More recent data from OPTN provides some idea of risk: of 3967 liver donors who donated between March 1, 2008, to September 30, 2022, three deaths were reported within 30 days after transplant. However, the causes of death were not specified and therefore may be unrelated to the surgery. By comparison, of 74,555 kidney donors during that date range, 10 deaths were reported at 30 days post surgery.
In addition to a more complex surgery, surgeons also have a smaller time window in which to transplant a liver than than they do to transplant a kidney. A kidney can remain viable in cold storage for 24–36 hours, and it can be transported via commercial airlines cross country. Livers have to be transplanted within 8–12 hours, according to the OPTN website. For living donation, the graft needs to be transplanted within about 4 hours, Samstein noted; this poses a logistical challenge for a national organ paired donation program.
"We worked around that with the idea that we would move the donor rather than the organ," he said. The program will require a donor (and a support person) to travel to the recipient's transplant center where the surgery will be performed. While 3 of the 15 pilot paired donation transplant centers are in New York City, the other programs are scattered across the country, meaning a donor may have to fly to a different city to undergo surgery.
Including the preoperative evaluation, meeting the surgical team, the surgery itself, and follow-up, the donor could stay for about a month. The program offers up to $10,000 of financial assistance for travel expenses (for both the donor and support person), as well as lost wages and dependent care (for the donor only). Health insurance coverage will also be provided by the pilot program, in partnership with the American Foundation for Donation and Transplant.
The program requires that transplant candidates (the recipients) be at least 12 years old, be on the waiting list for deceased liver donation at one of the pilot's transplant centers, and have a Model for End-Stage Liver Disease (MELD) score of 25 or less. All potential donors must be 18 years or older and must undergo a medical and psychosocial evaluation. Nondirected donors can register with the program, and they will be paired with a candidate on the liver transplant waiting list at the same transplant center.
The 1-year pilot program is set to begin when the program conducts its first match run — an algorithm will help match pairs who are enrolled in the program. About five to seven enrolled pairs would be ideal for the first match run, a UNOS spokesperson said. It is possible that the 1-year pilot program could run without performing any paired transplants, but that's unlikely if multiple pairs are enrolled in the system, the spokesperson said. At the time of this story's publication, the one enrolled pair are a mother and daughter who are registered at the UCHealth Transplant Center in Colorado.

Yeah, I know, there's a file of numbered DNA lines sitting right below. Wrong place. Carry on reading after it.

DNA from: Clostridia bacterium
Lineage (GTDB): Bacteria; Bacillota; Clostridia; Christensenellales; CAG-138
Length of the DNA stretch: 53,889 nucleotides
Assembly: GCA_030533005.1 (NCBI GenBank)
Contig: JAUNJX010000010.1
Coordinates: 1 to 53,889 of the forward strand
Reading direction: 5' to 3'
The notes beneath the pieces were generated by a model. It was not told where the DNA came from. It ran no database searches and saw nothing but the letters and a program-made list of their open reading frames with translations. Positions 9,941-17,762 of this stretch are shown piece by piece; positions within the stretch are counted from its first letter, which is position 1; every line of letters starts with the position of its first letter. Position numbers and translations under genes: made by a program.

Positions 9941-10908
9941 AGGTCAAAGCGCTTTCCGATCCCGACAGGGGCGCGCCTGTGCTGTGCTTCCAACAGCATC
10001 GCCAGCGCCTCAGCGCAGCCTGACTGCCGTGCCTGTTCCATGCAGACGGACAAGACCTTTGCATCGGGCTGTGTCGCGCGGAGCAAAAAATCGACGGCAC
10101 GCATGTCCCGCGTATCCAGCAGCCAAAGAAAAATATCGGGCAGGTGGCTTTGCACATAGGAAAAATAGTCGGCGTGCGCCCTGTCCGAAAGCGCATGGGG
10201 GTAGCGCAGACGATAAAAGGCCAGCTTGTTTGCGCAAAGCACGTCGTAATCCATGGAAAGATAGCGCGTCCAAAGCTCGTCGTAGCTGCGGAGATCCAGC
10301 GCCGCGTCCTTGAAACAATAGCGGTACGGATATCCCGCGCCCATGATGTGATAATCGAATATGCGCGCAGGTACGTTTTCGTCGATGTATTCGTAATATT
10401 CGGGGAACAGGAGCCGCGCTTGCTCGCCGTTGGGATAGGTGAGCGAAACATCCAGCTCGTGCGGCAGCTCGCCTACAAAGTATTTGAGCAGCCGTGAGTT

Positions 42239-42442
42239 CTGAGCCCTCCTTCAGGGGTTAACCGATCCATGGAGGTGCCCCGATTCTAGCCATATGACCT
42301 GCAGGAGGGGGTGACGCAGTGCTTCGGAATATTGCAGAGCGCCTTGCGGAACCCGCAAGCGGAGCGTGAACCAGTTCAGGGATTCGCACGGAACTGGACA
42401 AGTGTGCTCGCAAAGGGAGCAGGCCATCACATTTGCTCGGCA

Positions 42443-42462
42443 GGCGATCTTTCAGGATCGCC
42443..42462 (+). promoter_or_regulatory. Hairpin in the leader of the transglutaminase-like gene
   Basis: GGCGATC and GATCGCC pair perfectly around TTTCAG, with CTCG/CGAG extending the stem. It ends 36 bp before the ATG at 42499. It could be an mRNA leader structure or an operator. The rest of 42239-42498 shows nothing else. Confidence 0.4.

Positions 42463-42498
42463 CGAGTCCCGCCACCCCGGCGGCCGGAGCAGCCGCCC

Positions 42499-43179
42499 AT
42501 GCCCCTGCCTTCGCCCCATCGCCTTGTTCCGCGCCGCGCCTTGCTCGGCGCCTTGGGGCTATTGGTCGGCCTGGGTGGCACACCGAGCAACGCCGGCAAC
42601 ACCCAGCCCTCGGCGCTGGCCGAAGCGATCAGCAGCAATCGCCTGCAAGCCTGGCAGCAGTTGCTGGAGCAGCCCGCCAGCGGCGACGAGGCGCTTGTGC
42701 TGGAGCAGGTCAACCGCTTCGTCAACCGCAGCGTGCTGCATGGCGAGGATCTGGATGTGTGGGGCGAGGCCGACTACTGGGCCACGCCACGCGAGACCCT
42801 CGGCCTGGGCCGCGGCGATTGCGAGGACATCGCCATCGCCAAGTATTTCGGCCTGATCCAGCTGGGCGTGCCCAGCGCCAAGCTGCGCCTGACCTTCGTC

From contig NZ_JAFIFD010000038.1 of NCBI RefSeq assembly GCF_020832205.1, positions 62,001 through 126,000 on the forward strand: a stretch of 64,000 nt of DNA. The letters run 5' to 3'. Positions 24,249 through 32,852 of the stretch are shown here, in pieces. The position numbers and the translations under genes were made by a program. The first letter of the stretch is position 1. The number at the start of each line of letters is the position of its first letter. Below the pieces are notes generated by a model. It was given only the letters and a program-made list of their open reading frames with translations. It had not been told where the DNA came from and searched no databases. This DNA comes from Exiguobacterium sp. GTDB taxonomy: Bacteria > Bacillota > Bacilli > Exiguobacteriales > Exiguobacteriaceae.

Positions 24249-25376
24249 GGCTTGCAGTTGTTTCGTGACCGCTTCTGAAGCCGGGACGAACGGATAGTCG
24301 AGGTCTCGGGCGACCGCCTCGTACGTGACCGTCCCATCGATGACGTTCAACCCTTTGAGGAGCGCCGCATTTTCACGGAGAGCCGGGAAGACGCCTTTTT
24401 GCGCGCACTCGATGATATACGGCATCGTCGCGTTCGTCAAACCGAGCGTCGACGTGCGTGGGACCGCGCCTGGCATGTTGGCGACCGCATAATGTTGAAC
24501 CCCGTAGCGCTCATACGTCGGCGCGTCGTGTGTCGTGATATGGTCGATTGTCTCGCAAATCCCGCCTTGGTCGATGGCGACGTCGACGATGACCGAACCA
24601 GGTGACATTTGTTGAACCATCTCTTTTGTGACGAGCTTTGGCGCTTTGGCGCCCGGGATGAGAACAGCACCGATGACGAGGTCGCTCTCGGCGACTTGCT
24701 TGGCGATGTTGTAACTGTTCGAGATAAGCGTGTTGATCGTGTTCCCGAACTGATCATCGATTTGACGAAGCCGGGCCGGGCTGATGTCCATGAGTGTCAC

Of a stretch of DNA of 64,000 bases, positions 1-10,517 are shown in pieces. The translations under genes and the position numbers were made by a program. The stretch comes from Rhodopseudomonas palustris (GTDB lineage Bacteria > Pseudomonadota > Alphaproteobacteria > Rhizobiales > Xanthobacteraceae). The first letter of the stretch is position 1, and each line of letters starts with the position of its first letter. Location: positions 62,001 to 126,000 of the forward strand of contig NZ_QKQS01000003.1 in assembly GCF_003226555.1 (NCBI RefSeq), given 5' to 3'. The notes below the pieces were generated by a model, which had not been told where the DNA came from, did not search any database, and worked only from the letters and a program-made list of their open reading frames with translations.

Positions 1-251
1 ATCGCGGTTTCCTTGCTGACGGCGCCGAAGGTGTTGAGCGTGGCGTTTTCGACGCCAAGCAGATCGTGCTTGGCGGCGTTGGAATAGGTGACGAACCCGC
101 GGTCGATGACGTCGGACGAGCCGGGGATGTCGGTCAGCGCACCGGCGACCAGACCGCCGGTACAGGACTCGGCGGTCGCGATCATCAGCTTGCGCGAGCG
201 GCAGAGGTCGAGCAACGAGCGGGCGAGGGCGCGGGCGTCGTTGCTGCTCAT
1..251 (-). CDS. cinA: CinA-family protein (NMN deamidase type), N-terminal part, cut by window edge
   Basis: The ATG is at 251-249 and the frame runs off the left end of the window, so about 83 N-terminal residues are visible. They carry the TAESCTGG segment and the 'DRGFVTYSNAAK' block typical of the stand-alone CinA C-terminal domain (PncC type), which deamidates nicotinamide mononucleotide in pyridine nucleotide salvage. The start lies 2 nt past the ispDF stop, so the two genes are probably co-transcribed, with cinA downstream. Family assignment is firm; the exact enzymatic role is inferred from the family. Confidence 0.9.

Is a National Liver Paired Donor Program Feasible?
While the UNOS pilot program offers financial assistance for expenses related to liver donation, some transplant surgeons are skeptical about the potential travel component of the pilot program.
The pilot program requires that the donor bring one support person with them if they need to travel for the surgery, but undergoing major abdominal surgery from a transplant team they are not familiar with may be stressful, said Peter Abt, MD, a transplant surgeon at the Hospital of the University of Pennsylvania and the Children's Hospital of Philadelphia. "That's a big ask," he said, "and I'm not sure many potential donors would be up to that."
John Roberts, MD, a transplant surgeon at the University of California, San Francisco, agreed that the travel component may put additional stress on the donor, but "if it's the only way for the recipient to get a transplant, then the donor might be motivated," he added.
Jackson remains optimistic. "Our experience so far has been that, yes, some people have been hesitant for things like traveling, but a lot of people who seem to be genuinely dedicated to the idea of living donation have been very enthusiastic," she noted.
Leishman agreed that the travel aspect appears to one of the greatest barriers to participants entering the program but noted that a goal of the pilot program is to understand better what works — and what doesn't — when considering a liver paired donation program on a national scale. "[Our] steering committee has put together a really nice framework that they think will work, but they know it's not perfect. We're going to have to tweak it along the way," she said.
More information on the UNOS paired liver donation pilot program can be found on their website.
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Medscape Medical News © 2023
Cite this: Can a Nationwide Liver Paired Donation Program Work? - Medscape - Jan 30, 2023.